Join Date: Feb 2000
Location: Annapolis, Md
Thanked 181 Times in 147 Posts
Rep Power: 10
Good Grief, there is some dubious information here.
Trucking a small to medium sized boat is not all that big a deal. They can often load several boats on your one leg and pick up a delivery the other way cutting the costs of dead-heading. It is amazing how much that drops the price.
I shipped a 38 footer from Maine to Annapolis, on a hydraulic trailer (which is generally more expensive than shipping on a fixed low-boy) which is roughly the same distance as the southern Chesapeake to Savannah. The quoted cost was roughly $2,200 for the pick up and hauling and which came down by nearly a third when I agreed to wait a week so they could piggy back with a boat going part way back to Maine. I have no idea where the $7K cost quoted above came from.
Just a couple years ago, it cost me $150 to have a yard pull my mast, which makes $295 from a sign company seem like a very expensive price from a sign company which would seem like a higher risk proposition.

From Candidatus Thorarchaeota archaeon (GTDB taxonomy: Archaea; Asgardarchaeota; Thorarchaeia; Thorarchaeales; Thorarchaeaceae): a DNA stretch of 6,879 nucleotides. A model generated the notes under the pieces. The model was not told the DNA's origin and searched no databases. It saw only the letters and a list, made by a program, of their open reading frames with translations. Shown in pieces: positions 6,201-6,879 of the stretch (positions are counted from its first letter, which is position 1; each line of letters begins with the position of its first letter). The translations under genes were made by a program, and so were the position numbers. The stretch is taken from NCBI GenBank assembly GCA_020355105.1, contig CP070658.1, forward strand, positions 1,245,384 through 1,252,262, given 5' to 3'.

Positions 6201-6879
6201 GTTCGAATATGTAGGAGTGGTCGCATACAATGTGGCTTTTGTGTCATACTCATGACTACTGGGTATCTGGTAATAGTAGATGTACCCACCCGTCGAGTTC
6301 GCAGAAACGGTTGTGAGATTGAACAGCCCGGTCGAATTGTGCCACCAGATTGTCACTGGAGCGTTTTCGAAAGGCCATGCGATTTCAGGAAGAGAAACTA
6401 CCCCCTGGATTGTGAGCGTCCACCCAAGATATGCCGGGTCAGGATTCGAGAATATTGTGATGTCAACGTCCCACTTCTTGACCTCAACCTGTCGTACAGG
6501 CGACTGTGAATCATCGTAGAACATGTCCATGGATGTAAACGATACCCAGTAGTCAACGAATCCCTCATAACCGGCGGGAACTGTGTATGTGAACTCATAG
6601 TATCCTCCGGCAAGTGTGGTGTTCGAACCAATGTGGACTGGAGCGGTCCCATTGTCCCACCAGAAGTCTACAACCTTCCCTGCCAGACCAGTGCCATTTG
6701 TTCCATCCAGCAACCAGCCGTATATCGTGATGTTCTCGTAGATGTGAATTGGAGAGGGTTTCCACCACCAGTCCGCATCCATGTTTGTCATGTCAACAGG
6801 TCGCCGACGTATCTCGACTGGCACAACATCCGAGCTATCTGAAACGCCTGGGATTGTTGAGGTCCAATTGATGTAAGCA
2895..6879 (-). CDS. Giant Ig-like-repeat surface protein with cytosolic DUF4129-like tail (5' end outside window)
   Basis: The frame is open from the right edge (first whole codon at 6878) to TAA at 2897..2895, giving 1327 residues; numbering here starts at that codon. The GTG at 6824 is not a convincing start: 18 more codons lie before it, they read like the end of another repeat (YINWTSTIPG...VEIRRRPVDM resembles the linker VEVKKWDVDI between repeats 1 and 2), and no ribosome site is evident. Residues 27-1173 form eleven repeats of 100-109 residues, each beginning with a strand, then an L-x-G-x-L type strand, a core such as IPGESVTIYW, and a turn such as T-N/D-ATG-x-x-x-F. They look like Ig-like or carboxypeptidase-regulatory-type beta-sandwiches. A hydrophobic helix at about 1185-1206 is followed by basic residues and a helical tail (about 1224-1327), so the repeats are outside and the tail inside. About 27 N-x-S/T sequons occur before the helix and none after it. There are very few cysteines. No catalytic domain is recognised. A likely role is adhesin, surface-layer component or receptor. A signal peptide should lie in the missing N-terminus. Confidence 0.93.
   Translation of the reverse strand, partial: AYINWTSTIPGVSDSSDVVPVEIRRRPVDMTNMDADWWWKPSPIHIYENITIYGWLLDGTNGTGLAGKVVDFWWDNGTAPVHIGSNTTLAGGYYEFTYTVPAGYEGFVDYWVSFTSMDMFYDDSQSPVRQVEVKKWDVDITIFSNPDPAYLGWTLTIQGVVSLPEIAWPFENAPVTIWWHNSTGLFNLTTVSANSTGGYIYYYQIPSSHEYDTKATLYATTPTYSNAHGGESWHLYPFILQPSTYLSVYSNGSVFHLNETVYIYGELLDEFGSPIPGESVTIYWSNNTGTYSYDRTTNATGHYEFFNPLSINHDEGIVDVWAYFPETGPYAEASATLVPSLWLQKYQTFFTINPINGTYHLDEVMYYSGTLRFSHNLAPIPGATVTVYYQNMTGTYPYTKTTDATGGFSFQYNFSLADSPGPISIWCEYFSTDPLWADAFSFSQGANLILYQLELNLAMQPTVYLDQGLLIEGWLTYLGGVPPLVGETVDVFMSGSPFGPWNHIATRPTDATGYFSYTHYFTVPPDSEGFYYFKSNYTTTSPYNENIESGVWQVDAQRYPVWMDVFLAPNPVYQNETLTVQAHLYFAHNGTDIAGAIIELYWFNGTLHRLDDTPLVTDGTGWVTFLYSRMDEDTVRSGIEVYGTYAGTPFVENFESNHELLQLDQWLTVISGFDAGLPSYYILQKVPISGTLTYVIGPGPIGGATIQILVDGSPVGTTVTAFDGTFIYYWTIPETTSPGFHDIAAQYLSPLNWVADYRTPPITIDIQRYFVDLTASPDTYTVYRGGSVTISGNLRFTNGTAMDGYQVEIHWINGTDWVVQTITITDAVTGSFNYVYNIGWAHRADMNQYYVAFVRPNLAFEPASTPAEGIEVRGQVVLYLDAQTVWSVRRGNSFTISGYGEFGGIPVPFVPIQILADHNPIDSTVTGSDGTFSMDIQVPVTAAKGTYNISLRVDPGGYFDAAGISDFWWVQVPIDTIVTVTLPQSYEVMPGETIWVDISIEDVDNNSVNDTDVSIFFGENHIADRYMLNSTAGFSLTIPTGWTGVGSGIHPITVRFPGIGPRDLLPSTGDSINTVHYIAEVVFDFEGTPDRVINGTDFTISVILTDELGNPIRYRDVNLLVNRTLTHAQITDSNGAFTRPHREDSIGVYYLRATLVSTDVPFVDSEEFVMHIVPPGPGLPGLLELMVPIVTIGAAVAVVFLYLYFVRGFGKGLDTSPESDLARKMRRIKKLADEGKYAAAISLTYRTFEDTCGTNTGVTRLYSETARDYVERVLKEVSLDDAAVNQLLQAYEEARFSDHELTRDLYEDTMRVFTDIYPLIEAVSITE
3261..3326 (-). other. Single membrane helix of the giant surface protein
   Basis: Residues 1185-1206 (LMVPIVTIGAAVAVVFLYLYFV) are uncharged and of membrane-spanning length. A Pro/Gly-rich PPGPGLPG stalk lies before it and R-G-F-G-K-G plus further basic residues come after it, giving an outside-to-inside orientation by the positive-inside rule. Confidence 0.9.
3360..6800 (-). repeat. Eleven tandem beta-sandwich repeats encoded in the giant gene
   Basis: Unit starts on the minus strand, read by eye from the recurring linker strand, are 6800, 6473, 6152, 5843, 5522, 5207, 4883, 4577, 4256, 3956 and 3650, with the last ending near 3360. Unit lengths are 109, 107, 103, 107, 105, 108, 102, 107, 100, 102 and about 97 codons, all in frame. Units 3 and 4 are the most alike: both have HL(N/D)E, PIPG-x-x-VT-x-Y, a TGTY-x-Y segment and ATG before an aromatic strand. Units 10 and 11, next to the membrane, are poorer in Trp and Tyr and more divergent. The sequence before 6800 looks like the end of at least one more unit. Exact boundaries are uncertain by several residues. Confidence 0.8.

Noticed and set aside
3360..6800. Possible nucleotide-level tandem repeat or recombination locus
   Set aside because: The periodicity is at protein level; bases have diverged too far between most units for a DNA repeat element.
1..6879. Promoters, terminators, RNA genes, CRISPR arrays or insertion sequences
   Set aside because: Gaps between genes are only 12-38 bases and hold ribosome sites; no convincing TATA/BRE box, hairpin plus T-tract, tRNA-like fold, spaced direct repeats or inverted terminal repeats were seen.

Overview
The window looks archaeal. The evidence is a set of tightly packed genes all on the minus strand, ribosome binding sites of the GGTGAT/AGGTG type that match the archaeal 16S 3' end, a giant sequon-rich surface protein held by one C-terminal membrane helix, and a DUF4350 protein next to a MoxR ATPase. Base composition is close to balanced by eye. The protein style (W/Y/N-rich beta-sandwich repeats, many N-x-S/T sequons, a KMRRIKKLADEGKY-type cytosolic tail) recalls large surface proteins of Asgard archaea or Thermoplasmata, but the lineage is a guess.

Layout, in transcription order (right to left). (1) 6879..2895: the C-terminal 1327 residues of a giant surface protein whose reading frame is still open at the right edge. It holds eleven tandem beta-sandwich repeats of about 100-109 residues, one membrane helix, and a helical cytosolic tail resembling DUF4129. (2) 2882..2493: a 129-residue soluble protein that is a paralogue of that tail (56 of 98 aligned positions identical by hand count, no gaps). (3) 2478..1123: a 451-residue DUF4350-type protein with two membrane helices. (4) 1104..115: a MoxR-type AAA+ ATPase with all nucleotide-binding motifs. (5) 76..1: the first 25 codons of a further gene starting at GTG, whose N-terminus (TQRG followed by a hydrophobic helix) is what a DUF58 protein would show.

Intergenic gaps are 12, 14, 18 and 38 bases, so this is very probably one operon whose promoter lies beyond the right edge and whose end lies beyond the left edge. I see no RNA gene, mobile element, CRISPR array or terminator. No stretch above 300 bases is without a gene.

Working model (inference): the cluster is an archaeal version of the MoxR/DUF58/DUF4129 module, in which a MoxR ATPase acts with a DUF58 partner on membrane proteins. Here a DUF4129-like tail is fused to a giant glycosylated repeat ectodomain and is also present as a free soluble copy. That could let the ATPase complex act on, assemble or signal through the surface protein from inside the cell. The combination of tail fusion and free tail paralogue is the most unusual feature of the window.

Chesapeake to Savannah in a high drag 30 footer, really pushing it on the ICW is roughly 10-12 days. At $350 per day for a delivery captain, plus $450 in fuel, plus wear and tear on the engine and boat, plus dockage, I cannot see how hiring a skipper for a delivery makes any sense. Going north in spring, where you can jump offshore and make the trip in 5-6 days would save some serious time and money. But this time of year, waiting for a northerly to thrash your way south in a 30 foot coastal cruiser does not seem like a great plan although it could be a fun ride if the boat were equipped for it and all went perfectly.
So unless you have the desire and time to deliver the boat south yourself, then trucking would probably make more sense.
To view links or images in signatures your post count must be 10 or greater. You currently have 0 posts.
Curmudgeon at Large- and rhinestone in the rough, sailing my Farr 11.6 on the Chesapeake Bay
Last edited by Jeff_H; 09-27-2010 at 05:42 PM.